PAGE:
Sophism and Socrates ideologies continue to influence the world today in many facets. Though there was repulsion in the application of thoughts of Sophists and Socrates, manipulation and unfairness seems to be the major born of contention among their views. Question of whether Socrates was a Sophist too have erupted in different platforms. Irrespective of all the analysis and speculations of Sophists’ and Socrates’ philosophies, it remains true that their philosophies not only continue to influence the world, but also span across many topics and portray many elements of both similarities and differences in opinions. This essay particularly narrows down to the Similarities in opinion and differences of the same from a sophists and Socrates’ point of view. This takes the direction of what they perceived as a just way of dispensing the knowledge they had to other people. The primary fact that Sophists were elite knowledgeable group of people, who charged for their lessons, triggers a major debate as to whether this is fair or not. The similarities of the impartation of logic concepts of Socrates’ students with those of Sophists’ style are analyzed. Also, exploration of Socrates’ perception into the justices and injustices of his time and how that differs or concurs with Sophists’ ideologies is discussed.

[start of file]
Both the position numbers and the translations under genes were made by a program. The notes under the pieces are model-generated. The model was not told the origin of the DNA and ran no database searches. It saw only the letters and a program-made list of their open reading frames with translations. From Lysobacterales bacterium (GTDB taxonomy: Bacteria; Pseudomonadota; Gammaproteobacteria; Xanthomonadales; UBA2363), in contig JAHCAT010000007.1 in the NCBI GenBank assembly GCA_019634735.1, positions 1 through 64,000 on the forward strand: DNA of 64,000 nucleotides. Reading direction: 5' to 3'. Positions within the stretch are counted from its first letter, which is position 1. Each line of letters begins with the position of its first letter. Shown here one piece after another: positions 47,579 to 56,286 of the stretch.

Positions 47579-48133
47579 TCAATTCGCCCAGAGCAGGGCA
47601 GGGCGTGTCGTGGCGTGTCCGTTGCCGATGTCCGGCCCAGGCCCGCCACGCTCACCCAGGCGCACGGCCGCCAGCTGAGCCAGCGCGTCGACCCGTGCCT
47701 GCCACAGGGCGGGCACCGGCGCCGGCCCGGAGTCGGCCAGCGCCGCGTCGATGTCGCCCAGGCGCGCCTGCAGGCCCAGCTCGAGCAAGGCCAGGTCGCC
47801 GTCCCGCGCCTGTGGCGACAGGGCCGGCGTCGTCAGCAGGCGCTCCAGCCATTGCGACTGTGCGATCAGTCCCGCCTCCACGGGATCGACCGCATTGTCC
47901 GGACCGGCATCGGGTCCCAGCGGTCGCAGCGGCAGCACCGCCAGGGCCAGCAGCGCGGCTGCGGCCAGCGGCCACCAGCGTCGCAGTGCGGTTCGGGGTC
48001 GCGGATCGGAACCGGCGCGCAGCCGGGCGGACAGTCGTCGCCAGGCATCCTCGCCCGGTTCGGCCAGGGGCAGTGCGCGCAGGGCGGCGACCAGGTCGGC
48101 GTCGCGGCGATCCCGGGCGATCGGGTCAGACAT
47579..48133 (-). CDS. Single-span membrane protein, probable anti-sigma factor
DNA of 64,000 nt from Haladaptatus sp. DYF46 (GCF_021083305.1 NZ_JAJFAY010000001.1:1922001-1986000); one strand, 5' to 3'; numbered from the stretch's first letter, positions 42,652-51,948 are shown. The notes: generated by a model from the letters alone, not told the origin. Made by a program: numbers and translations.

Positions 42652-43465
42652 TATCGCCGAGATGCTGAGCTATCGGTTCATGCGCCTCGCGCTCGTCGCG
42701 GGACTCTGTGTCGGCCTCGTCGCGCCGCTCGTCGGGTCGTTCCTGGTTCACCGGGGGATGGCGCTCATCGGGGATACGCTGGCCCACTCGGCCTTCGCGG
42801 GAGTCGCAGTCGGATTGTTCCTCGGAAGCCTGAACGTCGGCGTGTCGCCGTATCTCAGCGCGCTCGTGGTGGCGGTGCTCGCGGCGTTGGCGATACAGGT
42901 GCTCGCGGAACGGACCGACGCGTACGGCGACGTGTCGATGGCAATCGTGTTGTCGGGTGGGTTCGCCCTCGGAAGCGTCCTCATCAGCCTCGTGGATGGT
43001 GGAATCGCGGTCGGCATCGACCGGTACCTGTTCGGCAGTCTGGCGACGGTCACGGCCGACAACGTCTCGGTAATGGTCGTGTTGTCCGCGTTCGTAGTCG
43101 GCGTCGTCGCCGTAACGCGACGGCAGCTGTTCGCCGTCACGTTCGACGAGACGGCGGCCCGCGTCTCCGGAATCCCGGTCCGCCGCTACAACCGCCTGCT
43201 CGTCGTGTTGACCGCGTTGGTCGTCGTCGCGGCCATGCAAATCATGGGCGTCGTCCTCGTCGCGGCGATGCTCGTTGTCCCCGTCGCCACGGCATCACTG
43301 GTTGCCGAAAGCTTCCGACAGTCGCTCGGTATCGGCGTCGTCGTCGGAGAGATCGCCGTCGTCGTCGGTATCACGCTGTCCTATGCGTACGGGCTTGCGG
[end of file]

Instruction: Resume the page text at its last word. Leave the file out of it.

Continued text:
There exists a very big difference in the between the sophists’ ideologies and those of Socrates. However, in the midst of the same there exist some similarities. It can be agreed that any great philosopher is a great persuader. This directly implies that both Socrates and sophists were great persuaders in their capacities. It is through their persuasion skills that they were...
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...nipulators (Cazacu 608). They capitalized on the emotions. Instead of critically thinking about something, they used words to trick and create illusion into their listener’s minds. They were skeptical. Motive was to make people think in a certain way or make people conform to a certain way of doing things.
The difference between these two sides of philosophy can only be summed by an observation that Sophists’ education was not for free where as Socrates offered it for free. Sophists trained people to gain power and hence had to charge for the same (Corey 15). They dwelt within the limits of practical application and handled issues facing real world (Corey 16). Socrates ideologies can be described as ideal and unachievable. As much as Socrates believed in truth and justice, the Sophists believed in molding leaders who in turn would know what is just and what is not.
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